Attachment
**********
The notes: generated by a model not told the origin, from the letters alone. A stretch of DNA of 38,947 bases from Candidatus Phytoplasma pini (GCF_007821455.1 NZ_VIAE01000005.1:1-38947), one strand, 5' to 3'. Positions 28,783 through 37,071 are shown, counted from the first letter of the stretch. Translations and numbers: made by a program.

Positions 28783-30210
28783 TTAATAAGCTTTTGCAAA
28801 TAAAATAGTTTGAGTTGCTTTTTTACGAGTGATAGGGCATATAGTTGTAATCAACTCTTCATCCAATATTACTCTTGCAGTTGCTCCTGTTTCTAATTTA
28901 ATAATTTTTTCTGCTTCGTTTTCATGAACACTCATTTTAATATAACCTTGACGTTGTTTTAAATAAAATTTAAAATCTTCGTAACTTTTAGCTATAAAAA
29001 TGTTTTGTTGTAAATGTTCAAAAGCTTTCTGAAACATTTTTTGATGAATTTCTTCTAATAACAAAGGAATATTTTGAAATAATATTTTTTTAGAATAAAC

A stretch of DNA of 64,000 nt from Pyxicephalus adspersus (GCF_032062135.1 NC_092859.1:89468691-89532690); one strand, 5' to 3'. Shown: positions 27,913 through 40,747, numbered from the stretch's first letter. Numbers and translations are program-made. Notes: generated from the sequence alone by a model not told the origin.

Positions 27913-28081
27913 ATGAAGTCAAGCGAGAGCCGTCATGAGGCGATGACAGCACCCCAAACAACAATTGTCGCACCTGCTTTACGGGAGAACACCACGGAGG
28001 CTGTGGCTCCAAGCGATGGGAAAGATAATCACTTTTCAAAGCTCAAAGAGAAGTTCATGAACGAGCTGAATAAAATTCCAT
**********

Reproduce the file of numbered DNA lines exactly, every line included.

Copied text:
The notes: generated by a model not told the origin, from the letters alone. A stretch of DNA of 38,947 bases from Candidatus Phytoplasma pini (GCF_007821455.1 NZ_VIAE01000005.1:1-38947), one strand, 5' to 3'. Positions 28,783 through 37,071 are shown, counted from the first letter of the stretch. Translations and numbers: made by a program.

Positions 28783-30210
28783 TTAATAAGCTTTTGCAAA
28801 TAAAATAGTTTGAGTTGCTTTTTTACGAGTGATAGGGCATATAGTTGTAATCAACTCTTCATCCAATATTACTCTTGCAGTTGCTCCTGTTTCTAATTTA
28901 ATAATTTTTTCTGCTTCGTTTTCATGAACACTCATTTTAATATAACCTTGACGTTGTTTTAAATAAAATTTAAAATCTTCGTAACTTTTAGCTATAAAAA
29001 TGTTTTGTTGTAAATGTTCAAAAGCTTTCTGAAACATTTTTTGATGAATTTCTTCTAATAACAAAGGAATATTTTGAAATAATATTTTTTTAGAATAAAC

A stretch of DNA of 64,000 nt from Pyxicephalus adspersus (GCF_032062135.1 NC_092859.1:89468691-89532690); one strand, 5' to 3'. Shown: positions 27,913 through 40,747, numbered from the stretch's first letter. Numbers and translations are program-made. Notes: generated from the sequence alone by a model not told the origin.

Positions 27913-28081
27913 ATGAAGTCAAGCGAGAGCCGTCATGAGGCGATGACAGCACCCCAAACAACAATTGTCGCACCTGCTTTACGGGAGAACACCACGGAGG
28001 CTGTGGCTCCAAGCGATGGGAAAGATAATCACTTTTCAAAGCTCAAAGAGAAGTTCATGAACGAGCTGAATAAAATTCCAT